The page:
Smart advertisers will reach their customers through a (wide) variety of channels: digital, radio, TV, mail, catalog, out of home, viral (aka word of mouth), etc. As people get introduced to a brand from all angles, measuring the contribution from a single marketing channel becomes increasingly challenging. To deal with this, marketers have mostly fallen back to multi-touch attribution models i.e. each channel will get partial credit, often by applying complex (borderline artsy) formulae.
Incrementality refers to the notion that a TV ad will only get credit or attribution IF it was the sole contributor to a visit, install or sale. It is somewhat “unfair and harsh” (i.e. if a customer is exposed to a TV and a Facebook ad, the latter will get all the credit); however, industry pundits will agree that incrementality is a stronger approach to identify campaign optimizations.
Incrementality is typically measured in one-off (and sometimes expensive) test-control experiments. At Tatari, we do this continuously (without the need for one-off tests), as first covered in AdExchanger (we strongly recommend reading this article first). In this blog post, we will put Tatari’s approach for incrementality in linear TV (dynamic baselining) to the test by comparing it with a pure test-control experiment. We will do so using an example of a Tatari client which is a design and commerce retailer.
Our test market consisted of three DMAs: Denver, Raleigh, and Austin. This choice was, amongst other things, part based on the client’s strong correlation with overall national sales and geographical dispersion. The same was done for the control market.
The experiment itself ran over four (consecutive) weeks, with an identical media-buy in each test market. The results (summarized below) suggested 20% incremental new-to-site (or first session) visits in the test market.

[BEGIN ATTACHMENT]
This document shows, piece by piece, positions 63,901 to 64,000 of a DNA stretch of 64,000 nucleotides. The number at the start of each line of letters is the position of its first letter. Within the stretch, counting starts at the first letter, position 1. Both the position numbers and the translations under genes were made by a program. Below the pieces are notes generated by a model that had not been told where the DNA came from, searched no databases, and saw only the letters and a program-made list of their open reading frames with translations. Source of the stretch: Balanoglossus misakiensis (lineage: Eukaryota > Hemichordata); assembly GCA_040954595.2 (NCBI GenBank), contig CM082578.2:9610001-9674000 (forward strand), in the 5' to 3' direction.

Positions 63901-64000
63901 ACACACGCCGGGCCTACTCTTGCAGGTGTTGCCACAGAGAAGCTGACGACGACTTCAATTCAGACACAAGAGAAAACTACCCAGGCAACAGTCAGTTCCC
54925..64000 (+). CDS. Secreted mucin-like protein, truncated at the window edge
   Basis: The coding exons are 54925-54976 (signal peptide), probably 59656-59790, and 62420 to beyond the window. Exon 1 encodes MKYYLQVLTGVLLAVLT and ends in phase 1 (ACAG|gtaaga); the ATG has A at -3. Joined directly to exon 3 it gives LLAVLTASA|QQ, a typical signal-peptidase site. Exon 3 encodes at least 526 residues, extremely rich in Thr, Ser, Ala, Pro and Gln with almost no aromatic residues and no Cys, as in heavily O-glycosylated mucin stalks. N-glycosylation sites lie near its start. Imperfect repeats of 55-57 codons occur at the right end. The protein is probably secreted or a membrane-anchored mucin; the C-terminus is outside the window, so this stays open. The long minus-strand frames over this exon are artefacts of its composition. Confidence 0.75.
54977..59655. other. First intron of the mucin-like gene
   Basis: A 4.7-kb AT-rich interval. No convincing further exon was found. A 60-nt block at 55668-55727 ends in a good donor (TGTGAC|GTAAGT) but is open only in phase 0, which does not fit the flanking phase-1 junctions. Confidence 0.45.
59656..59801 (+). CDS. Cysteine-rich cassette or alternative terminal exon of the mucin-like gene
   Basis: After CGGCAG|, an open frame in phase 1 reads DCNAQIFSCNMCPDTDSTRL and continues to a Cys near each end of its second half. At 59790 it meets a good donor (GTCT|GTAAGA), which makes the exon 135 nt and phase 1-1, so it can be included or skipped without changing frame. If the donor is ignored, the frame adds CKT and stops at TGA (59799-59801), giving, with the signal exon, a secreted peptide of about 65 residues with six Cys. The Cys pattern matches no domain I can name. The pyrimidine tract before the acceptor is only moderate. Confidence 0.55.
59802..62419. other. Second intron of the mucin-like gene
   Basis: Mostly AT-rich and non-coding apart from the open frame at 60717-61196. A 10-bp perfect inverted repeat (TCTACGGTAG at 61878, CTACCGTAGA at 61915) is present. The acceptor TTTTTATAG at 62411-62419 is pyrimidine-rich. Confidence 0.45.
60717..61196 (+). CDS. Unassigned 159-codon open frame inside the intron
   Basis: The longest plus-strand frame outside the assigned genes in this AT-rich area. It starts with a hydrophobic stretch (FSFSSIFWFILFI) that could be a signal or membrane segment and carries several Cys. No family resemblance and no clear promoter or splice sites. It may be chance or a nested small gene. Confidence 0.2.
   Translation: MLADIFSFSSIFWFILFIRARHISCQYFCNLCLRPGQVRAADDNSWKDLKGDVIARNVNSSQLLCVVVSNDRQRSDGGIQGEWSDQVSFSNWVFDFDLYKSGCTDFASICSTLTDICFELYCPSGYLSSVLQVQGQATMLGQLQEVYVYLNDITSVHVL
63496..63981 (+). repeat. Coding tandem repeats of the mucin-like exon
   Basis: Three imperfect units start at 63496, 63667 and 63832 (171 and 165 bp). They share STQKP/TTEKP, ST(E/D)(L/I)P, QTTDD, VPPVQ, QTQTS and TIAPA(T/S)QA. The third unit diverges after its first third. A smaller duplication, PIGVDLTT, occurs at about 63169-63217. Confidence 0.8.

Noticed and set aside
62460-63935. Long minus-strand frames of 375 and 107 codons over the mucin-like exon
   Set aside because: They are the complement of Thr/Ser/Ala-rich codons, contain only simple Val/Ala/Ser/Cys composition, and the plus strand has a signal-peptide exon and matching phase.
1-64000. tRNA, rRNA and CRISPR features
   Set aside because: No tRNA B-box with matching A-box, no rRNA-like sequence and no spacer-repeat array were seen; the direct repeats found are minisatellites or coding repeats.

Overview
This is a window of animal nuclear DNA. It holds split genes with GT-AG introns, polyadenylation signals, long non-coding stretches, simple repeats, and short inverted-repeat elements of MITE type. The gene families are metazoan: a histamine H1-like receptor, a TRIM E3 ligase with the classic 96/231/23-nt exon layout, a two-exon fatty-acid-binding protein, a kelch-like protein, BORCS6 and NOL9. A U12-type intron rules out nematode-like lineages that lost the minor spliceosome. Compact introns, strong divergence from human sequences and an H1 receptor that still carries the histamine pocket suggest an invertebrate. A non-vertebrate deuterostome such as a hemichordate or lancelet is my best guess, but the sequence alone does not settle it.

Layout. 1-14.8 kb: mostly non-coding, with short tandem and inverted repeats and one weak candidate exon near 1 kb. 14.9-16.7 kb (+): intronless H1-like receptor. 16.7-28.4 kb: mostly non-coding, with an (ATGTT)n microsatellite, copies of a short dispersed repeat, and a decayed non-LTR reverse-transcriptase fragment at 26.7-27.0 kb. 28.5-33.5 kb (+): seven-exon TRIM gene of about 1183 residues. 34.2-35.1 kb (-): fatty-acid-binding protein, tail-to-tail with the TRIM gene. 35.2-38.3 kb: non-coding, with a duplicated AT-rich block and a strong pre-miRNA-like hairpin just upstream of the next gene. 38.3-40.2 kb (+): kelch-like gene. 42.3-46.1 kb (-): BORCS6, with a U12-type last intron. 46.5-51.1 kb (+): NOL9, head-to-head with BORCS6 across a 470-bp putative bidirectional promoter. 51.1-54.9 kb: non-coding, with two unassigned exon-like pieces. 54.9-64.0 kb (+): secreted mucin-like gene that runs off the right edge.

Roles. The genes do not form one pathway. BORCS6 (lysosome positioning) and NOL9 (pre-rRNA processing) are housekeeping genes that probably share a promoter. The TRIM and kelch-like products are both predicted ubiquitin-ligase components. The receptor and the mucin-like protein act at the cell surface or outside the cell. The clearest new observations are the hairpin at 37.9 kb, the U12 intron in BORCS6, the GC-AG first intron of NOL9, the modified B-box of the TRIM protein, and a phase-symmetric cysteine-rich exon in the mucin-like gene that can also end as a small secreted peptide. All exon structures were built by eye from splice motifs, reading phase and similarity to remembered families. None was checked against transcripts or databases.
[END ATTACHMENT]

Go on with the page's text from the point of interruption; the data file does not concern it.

Before we could compare the resulting Cost-per-Visitor and Cost-per-Acquisition (learn more about measuring conversion from TV advertising) against the client’s performance as measured by Tatari’s dynamic baselining methodology (in dashboard), we needed to adjust for CPM differences. The local CPM in this experiment was 3.5x higher than the historical national CPM.
The comparison results are summarized below. The Cost-per-Visitor (CPV) and Cost-per-Acquisition (CPA) derived from the incrementality test ($7.79 and $488 respectively) line up well with the weekly values for each presented in Tatari’s dashboard.
Testing and experimenting are always good, but can be expensive, whether from a setup (e.g. high local CPMs) or opportunity cost (e.g. paused national campaign) perspective. TV advertisers who do not have this luxury of time or cost (not to mention patience) can, however, take great comfort in Tatari’s dynamic baselining methodology (i.e. as shown above, the numbers line up). And there’s always an inbetween: while this test was “pure” (or about as well-constructed as one can for linear TV), alternative approaches exist. Feel free to contact us to discuss.
Last but not least: let us not forget about incrementality in streaming TV. There is a much higher overlap between digital and streaming TV eyeballs. Therefore, as brands tend to max out their digital campaigns, view-through measurement for CTV/OTT (as widely applied in our industry) tends to inflate the results (or: make them look better than what they really are). At Tatari, we have always offered both view-through and incremental TV measurement, whether streaming or linear. As such, our clients have the ability to select the right metric depending on the type of measurement required (and interchange).